|US5053298||Mar 9, 1990||Oct 1, 1991||Samsung Electronics Co., Ltd.||Method of manufacturing color filter including exposing planarizing layer through openings in a medium layer|
|US5115299||Jul 13, 1989||May 19, 1992||Gte Products Corporation||Hermetically sealed chip carrier with ultra violet transparent cover|
|US5278009||Jun 20, 1991||Jan 11, 1994||Dai Nippon Printing Co., Ltd.||Color filter and method of producing the same|
|US5283691||Feb 10, 1992||Feb 1, 1994||Olympus Optical Co., Ltd.||Solid state imaging apparatus|
|US5461425||Feb 15, 1994||Oct 24, 1995||Stanford University||CMOS image sensor with pixel level A/D conversion|
|US5472646 *||Jan 25, 1993||Dec 5, 1995||Sharp Kabushiki Kaisha||Method for fabricating a transfer model optical semiconductor apparatus|
|US5504514||Dec 19, 1994||Apr 2, 1996||Texas Instruments Incorporated||System and method for solid state illumination for spatial light modulators|
|US5506445||Feb 3, 1995||Apr 9, 1996||Hewlett-Packard Company||Optical transceiver module|
|US5596228||Jul 28, 1995||Jan 21, 1997||Oec Medical Systems, Inc.||Apparatus for cooling charge coupled device imaging systems|
|US5597422||Apr 26, 1995||Jan 28, 1997||Canon Kabushiki Kaisha||Light-transmissive resin sealed semiconductor and production process thereof|
|US5644169||Apr 3, 1996||Jul 1, 1997||Goldstar Electron Co., Ltd.||Mold and method for manufacturing a package for a semiconductor chip and the package manufactured thereby|
|US5668596||Feb 29, 1996||Sep 16, 1997||Eastman Kodak Company||Digital imaging device optimized for color performance|
|US5674785||Nov 27, 1995||Oct 7, 1997||Micron Technology, Inc.||Method of producing a single piece package for semiconductor die|
|US5708263||Feb 13, 1996||Jan 13, 1998||International Business Machines Corporation||Photodetector array|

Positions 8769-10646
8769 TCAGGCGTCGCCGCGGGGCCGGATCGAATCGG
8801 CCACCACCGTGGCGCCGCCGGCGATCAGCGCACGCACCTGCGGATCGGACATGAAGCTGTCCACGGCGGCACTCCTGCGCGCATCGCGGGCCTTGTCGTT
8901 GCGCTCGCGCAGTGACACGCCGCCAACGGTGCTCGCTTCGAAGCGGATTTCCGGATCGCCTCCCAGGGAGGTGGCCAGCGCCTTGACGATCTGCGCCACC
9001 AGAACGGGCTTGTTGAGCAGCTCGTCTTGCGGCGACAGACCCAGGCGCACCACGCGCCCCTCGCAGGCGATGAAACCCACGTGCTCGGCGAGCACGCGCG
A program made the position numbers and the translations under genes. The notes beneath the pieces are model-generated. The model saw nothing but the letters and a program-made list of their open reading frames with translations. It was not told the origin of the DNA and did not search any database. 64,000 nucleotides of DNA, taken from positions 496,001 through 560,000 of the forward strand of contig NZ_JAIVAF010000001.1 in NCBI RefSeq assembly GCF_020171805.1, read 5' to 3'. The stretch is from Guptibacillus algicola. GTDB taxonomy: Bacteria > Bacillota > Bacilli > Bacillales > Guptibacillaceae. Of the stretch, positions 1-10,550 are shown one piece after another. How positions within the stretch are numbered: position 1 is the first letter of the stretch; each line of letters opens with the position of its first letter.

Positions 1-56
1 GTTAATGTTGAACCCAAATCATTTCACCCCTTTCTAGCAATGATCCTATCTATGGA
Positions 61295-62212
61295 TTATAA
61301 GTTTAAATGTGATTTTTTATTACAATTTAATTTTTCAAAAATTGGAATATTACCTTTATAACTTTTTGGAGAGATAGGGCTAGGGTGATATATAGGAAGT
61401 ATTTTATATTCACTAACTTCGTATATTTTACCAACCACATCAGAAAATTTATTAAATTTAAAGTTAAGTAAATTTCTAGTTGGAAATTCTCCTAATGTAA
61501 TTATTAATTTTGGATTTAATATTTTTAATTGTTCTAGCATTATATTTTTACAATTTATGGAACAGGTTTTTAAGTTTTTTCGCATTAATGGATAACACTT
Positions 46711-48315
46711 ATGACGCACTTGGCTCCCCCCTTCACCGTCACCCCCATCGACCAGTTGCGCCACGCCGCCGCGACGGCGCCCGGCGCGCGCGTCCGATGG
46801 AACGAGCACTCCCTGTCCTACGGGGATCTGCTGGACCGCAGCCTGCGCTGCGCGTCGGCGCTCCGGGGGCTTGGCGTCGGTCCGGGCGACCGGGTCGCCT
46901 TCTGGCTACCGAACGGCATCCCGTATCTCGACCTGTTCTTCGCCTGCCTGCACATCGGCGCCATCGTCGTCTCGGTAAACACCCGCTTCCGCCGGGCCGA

|US5811320||Oct 24, 1994||Sep 22, 1998||Rostoker; Michael D.||Method of forming image with binary lens element array|
|US5834799||Jul 15, 1996||Nov 10, 1998||Lsi Logic||Optically transmissive preformed planar structures|
|US5933183||Dec 11, 1996||Aug 3, 1999||Fuji Photo Film Co., Ltd.||Color spatial light modulator and color printer using the same|
|US6028708||Mar 30, 1999||Feb 22, 2000||Siemens Aktiengesellschaft||Method for producing a beam splitter molded part and optoelectronic module using the beam splitter molded part|
|US6051848||Mar 2, 1998||Apr 18, 2000||Motorola, Inc.||Optical device packages containing an optical transmitter die|
|US6169295||May 29, 1998||Jan 2, 2001||Maxim Integrated Products, Inc.||Infrared transceiver module and method for making same|
|US6291811||Jun 2, 2000||Sep 18, 2001||Nec Corporation||Solid state image sensing element improved in sensitivity and production cost, process of fabrication thereof and solid state image sensing device using the same|
|US6491222||Dec 30, 1998||Dec 10, 2002||Symbol Technologies, Inc.||Optical path design for scanning assembly in compact bar code readers|
|JPS5690568A||Title not available|
|1||"A Pre-Molded Plastic Package for Polaroid CCD Devices," MicroNews, Third Quarter 1997, vol. 3, No. 3.|
|Citing Patent||Filing date||Publication date||Applicant||Title|
|US7387902||Oct 15, 2005||Jun 17, 2008||Micron Technology, Inc.||Methods for packaging image sensitive electronic devices|
|US7419854||Oct 15, 2005||Sep 2, 2008||Micron Technology, Inc.||Methods for packaging image sensitive electronic devices|
|US7553688 *||Oct 15, 2005||Jun 30, 2009||Micron Technology, Inc.||Methods for packaging image sensitive electronic devices|
|US20060046351 *||Oct 15, 2005||Mar 2, 2006||Bolken Todd O||Methods for packaging image sensitive electronic devices|
|US20060051890 *||Oct 15, 2005||Mar 9, 2006||Bolken Todd O||Methods for packaging image sensitive electronic devices|
|US20060051891 *||Oct 15, 2005||Mar 9, 2006||Bolken Todd O||Methods for packaging image sensitive electronic devices|
|US20060051892 *||Oct 15, 2005||Mar 9, 2006||Bolken Todd O||Methods for packaging image sensitive electronic devices|
|US20060267169 *||Jul 5, 2006||Nov 30, 2006||Bolken Todd O||Image sensitive electronic device packages|
|U.S. Classification||438/70, 257/E31.118, 438/64, 438/57|
|International Classification||H01L21/00, H01L31/0203|
|Cooperative Classification||H01L27/14618, H01L31/0203, H01L2924/0002, H01L27/14625, H01L27/14683|
|European Classification||H01L31/0203, H01L27/146A10, H01L27/146A6, H01L27/146V|
|Jan 4, 2010||AS||Assignment|
Owner name: ROUND ROCK RESEARCH, LLC,NEW YORK
Free format text: ASSIGNMENT OF ASSIGNORS INTEREST;ASSIGNOR:MICRON TECHNOLOGY, INC.;REEL/FRAME:023786/0416
Effective date: 20091223
Owner name: ROUND ROCK RESEARCH, LLC, NEW YORK
Free format text: ASSIGNMENT OF ASSIGNORS INTEREST;ASSIGNOR:MICRON TECHNOLOGY, INC.;REEL/FRAME:023786/0416
Effective date: 20091223
|Jun 3, 2010||FPAY||Fee payment|
Year of fee payment: 4
|Jun 4, 2014||FPAY||Fee payment|
Year of fee payment: 8